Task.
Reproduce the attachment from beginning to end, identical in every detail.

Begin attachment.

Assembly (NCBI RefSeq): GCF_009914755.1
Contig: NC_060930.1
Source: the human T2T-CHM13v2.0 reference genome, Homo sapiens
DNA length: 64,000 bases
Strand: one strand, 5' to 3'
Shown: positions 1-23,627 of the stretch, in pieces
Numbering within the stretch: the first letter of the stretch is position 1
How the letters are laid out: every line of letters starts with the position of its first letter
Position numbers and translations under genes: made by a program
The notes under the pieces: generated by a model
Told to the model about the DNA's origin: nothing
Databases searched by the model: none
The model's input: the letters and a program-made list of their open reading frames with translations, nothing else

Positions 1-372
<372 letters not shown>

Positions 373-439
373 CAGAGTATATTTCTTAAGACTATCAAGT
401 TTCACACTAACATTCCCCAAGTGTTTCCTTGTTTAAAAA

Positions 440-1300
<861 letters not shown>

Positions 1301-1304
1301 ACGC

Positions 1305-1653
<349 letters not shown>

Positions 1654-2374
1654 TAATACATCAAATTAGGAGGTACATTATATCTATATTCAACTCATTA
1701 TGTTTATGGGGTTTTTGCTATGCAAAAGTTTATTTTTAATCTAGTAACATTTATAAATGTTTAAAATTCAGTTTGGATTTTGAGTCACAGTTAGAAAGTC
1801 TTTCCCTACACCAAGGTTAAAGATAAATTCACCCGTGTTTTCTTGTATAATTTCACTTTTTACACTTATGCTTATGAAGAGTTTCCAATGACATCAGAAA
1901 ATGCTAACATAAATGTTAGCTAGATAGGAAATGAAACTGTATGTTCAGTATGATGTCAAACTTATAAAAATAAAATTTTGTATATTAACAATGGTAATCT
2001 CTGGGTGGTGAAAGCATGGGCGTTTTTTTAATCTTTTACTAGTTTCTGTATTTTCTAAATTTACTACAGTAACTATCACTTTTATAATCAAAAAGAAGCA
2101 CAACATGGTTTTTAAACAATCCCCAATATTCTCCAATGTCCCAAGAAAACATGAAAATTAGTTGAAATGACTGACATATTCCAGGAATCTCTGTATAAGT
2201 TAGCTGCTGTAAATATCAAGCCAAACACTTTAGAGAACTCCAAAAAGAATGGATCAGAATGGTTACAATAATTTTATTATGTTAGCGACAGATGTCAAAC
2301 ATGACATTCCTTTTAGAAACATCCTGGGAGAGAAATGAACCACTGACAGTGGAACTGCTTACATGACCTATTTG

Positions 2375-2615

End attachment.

Assembly (NCBI RefSeq): GCF_009914755.1
Contig: NC_060930.1
Source: the human T2T-CHM13v2.0 reference genome, Homo sapiens
DNA length: 64,000 bases
Strand: one strand, 5' to 3'
Shown: positions 1-23,627 of the stretch, in pieces
Numbering within the stretch: the first letter of the stretch is position 1
How the letters are laid out: every line of letters starts with the position of its first letter
Position numbers and translations under genes: made by a program
The notes under the pieces: generated by a model
Told to the model about the DNA's origin: nothing
Databases searched by the model: none
The model's input: the letters and a program-made list of their open reading frames with translations, nothing else

Positions 1-372
<372 letters not shown>

Positions 373-439
373 CAGAGTATATTTCTTAAGACTATCAAGT
401 TTCACACTAACATTCCCCAAGTGTTTCCTTGTTTAAAAA

Positions 440-1300
<861 letters not shown>

Positions 1301-1304
1301 ACGC

Positions 1305-1653
<349 letters not shown>

Positions 1654-2374
1654 TAATACATCAAATTAGGAGGTACATTATATCTATATTCAACTCATTA
1701 TGTTTATGGGGTTTTTGCTATGCAAAAGTTTATTTTTAATCTAGTAACATTTATAAATGTTTAAAATTCAGTTTGGATTTTGAGTCACAGTTAGAAAGTC
1801 TTTCCCTACACCAAGGTTAAAGATAAATTCACCCGTGTTTTCTTGTATAATTTCACTTTTTACACTTATGCTTATGAAGAGTTTCCAATGACATCAGAAA
1901 ATGCTAACATAAATGTTAGCTAGATAGGAAATGAAACTGTATGTTCAGTATGATGTCAAACTTATAAAAATAAAATTTTGTATATTAACAATGGTAATCT
2001 CTGGGTGGTGAAAGCATGGGCGTTTTTTTAATCTTTTACTAGTTTCTGTATTTTCTAAATTTACTACAGTAACTATCACTTTTATAATCAAAAAGAAGCA
2101 CAACATGGTTTTTAAACAATCCCCAATATTCTCCAATGTCCCAAGAAAACATGAAAATTAGTTGAAATGACTGACATATTCCAGGAATCTCTGTATAAGT
2201 TAGCTGCTGTAAATATCAAGCCAAACACTTTAGAGAACTCCAAAAAGAATGGATCAGAATGGTTACAATAATTTTATTATGTTAGCGACAGATGTCAAAC
2301 ATGACATTCCTTTTAGAAACATCCTGGGAGAGAAATGAACCACTGACAGTGGAACTGCTTACATGACCTATTTG

Positions 2375-2615